A Digital and Public Humanities Podcast produced by Phoenix Studios.
Welcome to the second episode of UW-Green Bay’s Digital and Public Humanities podcast, Humanities+. This podcast is a collaboration between Dr. Caroline Boswell, Associate Professor of Humanities & European History, Rachel Scray, a student in History, Digital and Public Humanities and Arts Management, and Kate Farley, Phoenix Studios Producer. The purpose of Humanities+ is to provide listeners with meaningful discussions with enthusiasts, scholars, and experts on the intricate fields of Digital and Public Humanities in order to expand our listener’s thinking and perspective on the subject.
Episode 2: HERstory and Women of DH
In celebration and recognition of Women’s History Month, the topic of this episode of Humanities+ is “HERstory and the Digital Humanities Women of Today”. In our second episode, that was recorded in March, we sat down with Dr. Caroline Boswell, Associate Professor of Humanities and History (Humanities+ Editor) and Dr. Rebecca Nesvet, Associate Professor of English, Humanities, and Women’s and Gender Studies to discuss the large topic of female scholars in Digital Humanities. In the first part of this episode, we have a conversation about the vital role of women in history and then move our discussion towards the work, projects, and experiences of female scholars in the DH field today. Throughout history, women have been marginalized, oppressed, and treated vastly different than their male counterparts. Unfortunately, these instances of sexism still exist today. However, women are fighting back and through the use of Digital Humanities, these conversations are being presented to wider platforms. Throughout this episode, we will discuss these issues while celebrating the contributions that female scholars, activist, and feminists have made in bringing these conversations to a more public level.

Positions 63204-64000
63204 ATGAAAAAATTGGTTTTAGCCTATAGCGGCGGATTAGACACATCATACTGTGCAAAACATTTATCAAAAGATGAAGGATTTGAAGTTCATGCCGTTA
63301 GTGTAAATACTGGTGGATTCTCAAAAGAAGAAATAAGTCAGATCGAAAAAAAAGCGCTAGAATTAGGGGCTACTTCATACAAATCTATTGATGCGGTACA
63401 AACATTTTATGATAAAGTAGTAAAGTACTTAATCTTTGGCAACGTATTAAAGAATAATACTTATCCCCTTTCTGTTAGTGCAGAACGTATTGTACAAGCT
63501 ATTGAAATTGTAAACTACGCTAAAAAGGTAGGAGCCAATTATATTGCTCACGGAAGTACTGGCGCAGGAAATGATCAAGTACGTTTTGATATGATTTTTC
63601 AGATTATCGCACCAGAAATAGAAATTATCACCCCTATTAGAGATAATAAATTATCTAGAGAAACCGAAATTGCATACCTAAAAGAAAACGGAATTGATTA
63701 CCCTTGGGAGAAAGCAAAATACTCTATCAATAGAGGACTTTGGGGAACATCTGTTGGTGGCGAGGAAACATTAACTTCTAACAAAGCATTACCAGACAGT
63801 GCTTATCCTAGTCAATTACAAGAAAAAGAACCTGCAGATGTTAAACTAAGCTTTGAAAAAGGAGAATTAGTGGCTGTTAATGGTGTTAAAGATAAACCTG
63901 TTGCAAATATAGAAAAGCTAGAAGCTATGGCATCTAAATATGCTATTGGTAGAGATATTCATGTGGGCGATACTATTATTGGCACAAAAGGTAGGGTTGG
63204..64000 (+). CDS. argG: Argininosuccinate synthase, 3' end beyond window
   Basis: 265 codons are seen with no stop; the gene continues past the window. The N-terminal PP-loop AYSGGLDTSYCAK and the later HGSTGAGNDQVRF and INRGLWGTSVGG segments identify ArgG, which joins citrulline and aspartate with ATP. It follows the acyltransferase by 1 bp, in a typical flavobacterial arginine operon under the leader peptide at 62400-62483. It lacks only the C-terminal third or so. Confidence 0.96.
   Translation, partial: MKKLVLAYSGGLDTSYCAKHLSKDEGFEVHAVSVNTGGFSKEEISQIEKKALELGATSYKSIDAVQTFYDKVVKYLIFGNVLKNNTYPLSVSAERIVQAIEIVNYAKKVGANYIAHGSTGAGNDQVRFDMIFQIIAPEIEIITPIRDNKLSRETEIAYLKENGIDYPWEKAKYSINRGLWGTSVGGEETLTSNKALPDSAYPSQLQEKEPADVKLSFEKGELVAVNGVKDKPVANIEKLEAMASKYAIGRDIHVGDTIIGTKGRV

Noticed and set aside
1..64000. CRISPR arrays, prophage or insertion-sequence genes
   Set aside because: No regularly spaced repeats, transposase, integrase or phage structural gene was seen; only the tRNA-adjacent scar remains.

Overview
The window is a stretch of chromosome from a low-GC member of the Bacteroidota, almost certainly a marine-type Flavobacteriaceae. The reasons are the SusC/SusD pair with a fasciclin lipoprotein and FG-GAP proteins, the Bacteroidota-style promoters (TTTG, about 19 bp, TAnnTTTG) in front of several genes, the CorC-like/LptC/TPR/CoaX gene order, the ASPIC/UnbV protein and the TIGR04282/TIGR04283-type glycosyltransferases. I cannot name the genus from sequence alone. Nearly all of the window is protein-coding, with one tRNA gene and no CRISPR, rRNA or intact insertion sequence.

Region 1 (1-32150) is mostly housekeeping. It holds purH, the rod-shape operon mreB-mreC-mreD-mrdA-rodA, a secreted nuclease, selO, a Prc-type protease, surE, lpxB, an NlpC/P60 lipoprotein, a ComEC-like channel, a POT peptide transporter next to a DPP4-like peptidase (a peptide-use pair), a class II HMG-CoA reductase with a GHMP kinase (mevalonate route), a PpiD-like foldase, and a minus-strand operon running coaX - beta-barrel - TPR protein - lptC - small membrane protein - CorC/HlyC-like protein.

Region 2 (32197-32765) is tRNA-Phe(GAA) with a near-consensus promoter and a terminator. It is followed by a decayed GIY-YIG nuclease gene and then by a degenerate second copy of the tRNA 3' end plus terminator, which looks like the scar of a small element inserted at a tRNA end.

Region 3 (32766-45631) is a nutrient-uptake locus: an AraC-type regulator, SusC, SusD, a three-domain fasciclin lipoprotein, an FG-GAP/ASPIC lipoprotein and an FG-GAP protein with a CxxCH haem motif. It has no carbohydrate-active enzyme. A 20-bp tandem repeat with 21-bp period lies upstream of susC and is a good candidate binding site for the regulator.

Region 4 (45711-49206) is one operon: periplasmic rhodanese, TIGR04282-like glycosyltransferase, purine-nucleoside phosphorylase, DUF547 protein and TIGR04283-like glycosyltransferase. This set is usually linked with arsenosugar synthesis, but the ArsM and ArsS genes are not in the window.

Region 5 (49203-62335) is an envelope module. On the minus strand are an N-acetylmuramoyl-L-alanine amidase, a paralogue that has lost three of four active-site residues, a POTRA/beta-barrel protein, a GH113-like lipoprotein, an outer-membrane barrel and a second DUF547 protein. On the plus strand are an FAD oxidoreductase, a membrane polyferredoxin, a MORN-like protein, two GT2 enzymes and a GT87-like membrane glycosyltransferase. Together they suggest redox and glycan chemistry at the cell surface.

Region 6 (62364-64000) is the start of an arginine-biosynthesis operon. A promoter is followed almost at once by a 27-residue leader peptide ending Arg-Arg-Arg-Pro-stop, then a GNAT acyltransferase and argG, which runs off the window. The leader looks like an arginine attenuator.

Who from HERstory has inspired you in your life, and why? What sorts of challenges do female scholars face when working in the digital humanities and academia at large? What are the structures that impede women from connecting to digital humanities and in what ways are women addressing these challenges? These questions and more are discussed in our second episode of Humanities+. We hope you enjoy listening to this episode!
Below are links to the sources that inspired some of the discussions we had in this week’s episode:
Anna Reser, Why We’re Giving Up Conferences in 2019, Lady Science, 2019.
Moya Z. Bailey, All the Digital Humanists Are White, All the Nerds are Men, but Some of us are Brave, Journal of Digital Humanities, N.A.
Miriam Posner, Some things to think about before you exhort everyone to code, Miriam Posner’s Blog, 2012.
Lauren F. Klein and Catherine D’ignazio, Data Feminism, PubPub.com, 2018.
Special shout out links:
Dig History: “Women historians digging up intimate stories of the past to uncover the history that matters.”
Lady Science: “Lady Science is a magazine of the history and popular culture of science. We Publish a variety of voices and work on women and gender across the sciences.”
The History Chicks: “You want to know how the women are remembered, how their legacies live on and how you can learn more. We can do that!”